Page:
Modern society has made distance acceptable: What that statement actually means is that it’s suddenly okay to keep your personal distance from others, while anticipating or expecting growth within ones relationship. Therefore, making distance a completely acceptable proposition. Although that works, and it really does, because we will meet new friends on Facebook, Twitter, Instagram, and have an entire social commodity of people that we never actually meet. If you are looking for a friend, that is okay, I mean isn’t that what a friend is for? But where this is not okay is when churches become distance and expect distance to become acceptable.
Here’s why distance from a churches congregation to the leadership is unacceptable:
The one thing that churches get wrong, is this:
“If they wanted to come, they would just come”, “They’ll come eventually”, “I’ll wait until the next time I chat with them to bring up an invitation”, etc. Hopefully you’re getting the point of these lame excuses. All of these excuses have one thing in common, distance, or an unwillingness to act proactively to achieve a common goal (creating distance).
You see, churches at its core, lose the main, fundamental purpose of a Christian lifestyle. That of which is to be one thing, proactive for Jesus. The easiest example is Jesus proactively going through the towns of Israel and spreading the Gospel, not just because He was spreading it to spread it, but because Jesus knew the purpose of urgency. Jesus understood that with man, time is of the essence, time is a finite resource. If you follow Jesus, the last thing that will come to mind is distance. All throughout the Scriptures, time and time again, we get the sense of urgency, especially in the teachings of Paul, to just get it right and spread the Gospel for God’s glory and none other. But the first thing we do is procrastinate any ministerial opportunity. We fear rejection so much, because distance and rejection are like apples and oranges.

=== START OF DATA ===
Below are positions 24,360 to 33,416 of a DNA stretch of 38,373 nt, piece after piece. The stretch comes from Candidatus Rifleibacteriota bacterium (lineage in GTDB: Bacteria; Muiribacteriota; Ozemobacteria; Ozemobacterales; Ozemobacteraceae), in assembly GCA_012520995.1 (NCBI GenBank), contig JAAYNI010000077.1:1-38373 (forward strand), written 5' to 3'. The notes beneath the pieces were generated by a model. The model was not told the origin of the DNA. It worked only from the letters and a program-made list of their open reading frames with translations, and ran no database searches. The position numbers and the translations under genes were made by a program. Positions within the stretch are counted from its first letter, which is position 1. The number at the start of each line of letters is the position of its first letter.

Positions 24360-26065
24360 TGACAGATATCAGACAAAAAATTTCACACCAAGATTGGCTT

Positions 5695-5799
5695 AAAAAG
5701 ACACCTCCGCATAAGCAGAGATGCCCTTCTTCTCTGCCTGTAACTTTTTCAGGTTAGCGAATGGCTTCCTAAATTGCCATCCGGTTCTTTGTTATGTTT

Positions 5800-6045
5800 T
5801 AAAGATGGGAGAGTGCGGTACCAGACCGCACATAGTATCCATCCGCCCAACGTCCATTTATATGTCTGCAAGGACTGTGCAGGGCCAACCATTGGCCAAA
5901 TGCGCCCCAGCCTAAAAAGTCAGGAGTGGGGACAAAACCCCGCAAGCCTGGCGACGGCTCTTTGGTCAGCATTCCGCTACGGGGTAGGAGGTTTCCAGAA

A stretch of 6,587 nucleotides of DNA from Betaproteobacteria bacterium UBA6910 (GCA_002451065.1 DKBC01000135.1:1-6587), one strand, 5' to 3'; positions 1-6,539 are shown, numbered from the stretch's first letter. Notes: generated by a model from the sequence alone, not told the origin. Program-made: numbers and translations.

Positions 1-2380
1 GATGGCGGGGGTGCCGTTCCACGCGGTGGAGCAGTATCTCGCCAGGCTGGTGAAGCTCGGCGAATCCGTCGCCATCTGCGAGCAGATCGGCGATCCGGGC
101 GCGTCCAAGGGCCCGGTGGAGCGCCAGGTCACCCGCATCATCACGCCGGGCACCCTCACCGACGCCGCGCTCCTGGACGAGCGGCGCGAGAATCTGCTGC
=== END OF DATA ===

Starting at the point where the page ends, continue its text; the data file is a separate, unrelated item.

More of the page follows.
To make this point really clear, if we follow the morality of all religious people in the world, there will be multiple common things. However, one thing that separates Christianity apart from the other religions is the willingness to be proactive. Other religions are clear and concise about the importance of being passive, but if we live our lives passive, we will reach zero people. The key to understanding my point here is that if your church is being passive in opportunities to reach others, then your church is failing the mission Jesus called the Church to be. Your church falls under the umbrella of The Church, thus supposed to be created in the image of The Church. It should be a reflection of The Church, just as we are supposed to be a reflection of Jesus.
To end on an encouraging note, I truthfully encourage all of you to find missional opportunities or outreach opportunities to find people who are de-churched or are unchurched. These people are ones who may be longing to seek God, but do not have a door open to do so, you could be that light to show them the beauty and majesty of Jesus. Do not just perform these actions on a macro-level with tons of people around, but this on a personal level, a micro-level as well. The importance and intimacy of meeting someone one-on-one will always be a treat to anyone, just look at the story of Zacchaeus and how important Jesus eating a meal with him was. How Jesus investing that time into him changed and transpired his life into something fabulous. As The Church, we must be reaching people, we must be showing off God’s glory and bragging to the world about our ever-faithful Father!